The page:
A 'boycott cocaine' campaign to shame the middle-classes into shunning the fashionable drug has moved a step closer after the Foreign Office gave its blessing.
Foreign Office Minister Bill Rammell has called for people to reject cocaine in the same way they snubbed South African wine during apartheid. Rammell, whose brief includes Latin America, drugs and international crime, is considering launching a government initiative along with groups such as Oxfam, aimed at exposing the horrors of the cocaine-fuelled conflict in Colombia.
Some 80 per cent of cocaine used in Britain comes from Colombia, where the drug fuels a conflict between left-wing guerrillas and right-wing paramilitaries. Each year thousands of Colombians are murdered in the conflict. Both sides in the struggle use the cocaine trade to finance their arsenals.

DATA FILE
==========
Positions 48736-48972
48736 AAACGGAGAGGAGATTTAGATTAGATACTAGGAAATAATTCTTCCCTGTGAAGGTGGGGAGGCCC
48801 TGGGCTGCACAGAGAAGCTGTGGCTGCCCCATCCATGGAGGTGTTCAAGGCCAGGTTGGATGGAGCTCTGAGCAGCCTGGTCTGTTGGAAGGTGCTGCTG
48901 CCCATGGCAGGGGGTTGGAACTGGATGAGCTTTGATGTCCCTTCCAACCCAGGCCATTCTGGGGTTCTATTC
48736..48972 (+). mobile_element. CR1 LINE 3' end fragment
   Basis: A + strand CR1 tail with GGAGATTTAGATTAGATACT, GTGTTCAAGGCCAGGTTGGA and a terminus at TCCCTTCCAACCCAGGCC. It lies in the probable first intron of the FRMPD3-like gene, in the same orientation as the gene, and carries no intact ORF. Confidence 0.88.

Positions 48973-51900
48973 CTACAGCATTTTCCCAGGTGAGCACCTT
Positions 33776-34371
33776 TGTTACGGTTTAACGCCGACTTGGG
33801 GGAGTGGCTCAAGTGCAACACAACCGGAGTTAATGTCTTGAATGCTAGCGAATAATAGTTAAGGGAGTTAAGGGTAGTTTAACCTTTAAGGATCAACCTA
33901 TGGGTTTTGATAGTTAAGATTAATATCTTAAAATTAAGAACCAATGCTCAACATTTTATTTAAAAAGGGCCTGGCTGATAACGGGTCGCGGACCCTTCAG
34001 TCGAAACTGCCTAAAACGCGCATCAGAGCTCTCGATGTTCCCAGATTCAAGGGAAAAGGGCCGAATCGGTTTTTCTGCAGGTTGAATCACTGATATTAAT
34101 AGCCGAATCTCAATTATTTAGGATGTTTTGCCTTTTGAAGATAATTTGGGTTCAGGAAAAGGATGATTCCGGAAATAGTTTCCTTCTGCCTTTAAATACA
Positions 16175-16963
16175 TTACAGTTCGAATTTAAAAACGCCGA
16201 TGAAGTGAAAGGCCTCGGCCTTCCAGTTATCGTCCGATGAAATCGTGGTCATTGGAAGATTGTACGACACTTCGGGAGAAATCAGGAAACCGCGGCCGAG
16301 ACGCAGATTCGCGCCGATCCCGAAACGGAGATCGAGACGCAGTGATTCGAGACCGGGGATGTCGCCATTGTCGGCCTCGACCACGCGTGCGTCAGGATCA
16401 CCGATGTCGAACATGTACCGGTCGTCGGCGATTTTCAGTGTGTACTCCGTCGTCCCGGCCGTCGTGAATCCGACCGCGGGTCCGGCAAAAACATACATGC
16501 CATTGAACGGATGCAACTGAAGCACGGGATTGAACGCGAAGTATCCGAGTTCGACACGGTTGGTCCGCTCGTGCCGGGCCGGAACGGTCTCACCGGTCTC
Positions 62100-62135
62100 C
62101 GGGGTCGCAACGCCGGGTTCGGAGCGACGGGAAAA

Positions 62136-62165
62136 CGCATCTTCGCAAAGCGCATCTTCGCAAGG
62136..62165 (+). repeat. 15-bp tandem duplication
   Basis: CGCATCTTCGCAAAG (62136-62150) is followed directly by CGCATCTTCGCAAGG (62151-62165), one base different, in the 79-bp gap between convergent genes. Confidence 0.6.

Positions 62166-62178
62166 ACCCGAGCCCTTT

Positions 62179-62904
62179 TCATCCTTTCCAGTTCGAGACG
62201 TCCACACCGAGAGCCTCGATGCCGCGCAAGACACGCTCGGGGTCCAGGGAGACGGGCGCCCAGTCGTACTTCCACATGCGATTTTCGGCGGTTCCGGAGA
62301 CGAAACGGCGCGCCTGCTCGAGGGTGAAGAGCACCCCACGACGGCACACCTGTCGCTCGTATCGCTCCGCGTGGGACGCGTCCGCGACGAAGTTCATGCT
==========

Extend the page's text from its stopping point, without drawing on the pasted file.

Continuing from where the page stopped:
Rammell told The Observer: 'During the apartheid era it was socially taboo to serve South African wine. Although the Colombian government does not support the drug industry I believe that anybody offering cocaine should feel equally ostracised. Every year thousands of Colombians are murdered as a result of a brutal conflict fuelled by cocaine.'
Rammell's intervention comes only a week after Sir Ian Blair, the Metropolitan Police Commissioner, referred to the 'trail of blood' that leads from a line of cocaine in Britain to thousands of deaths in Colombia. Blair raised the issue of people who insist on fair trade coffee and organic food but are happy to use cocaine.
In the last two years more than 51,000 people have been murdered in Colombia as a result of the conflict - almost 70 a day. More than three million Colombians have been forced to leave their homes, many after members of their families have been murdered.
Last week Blair announced a crackdown on middle-class drug users after senior officers said London and other big cities were in the thrall of a drugs 'epidemic'.
He added: 'People think the price of a wrap of cocaine is 50 quid, but the cost is misery on estates here and a trail of blood back to Colombia. Someone has died to bring it to the dinner party. People who wouldn't dream of having non-organic vegetables don't notice the blood on their fingers.'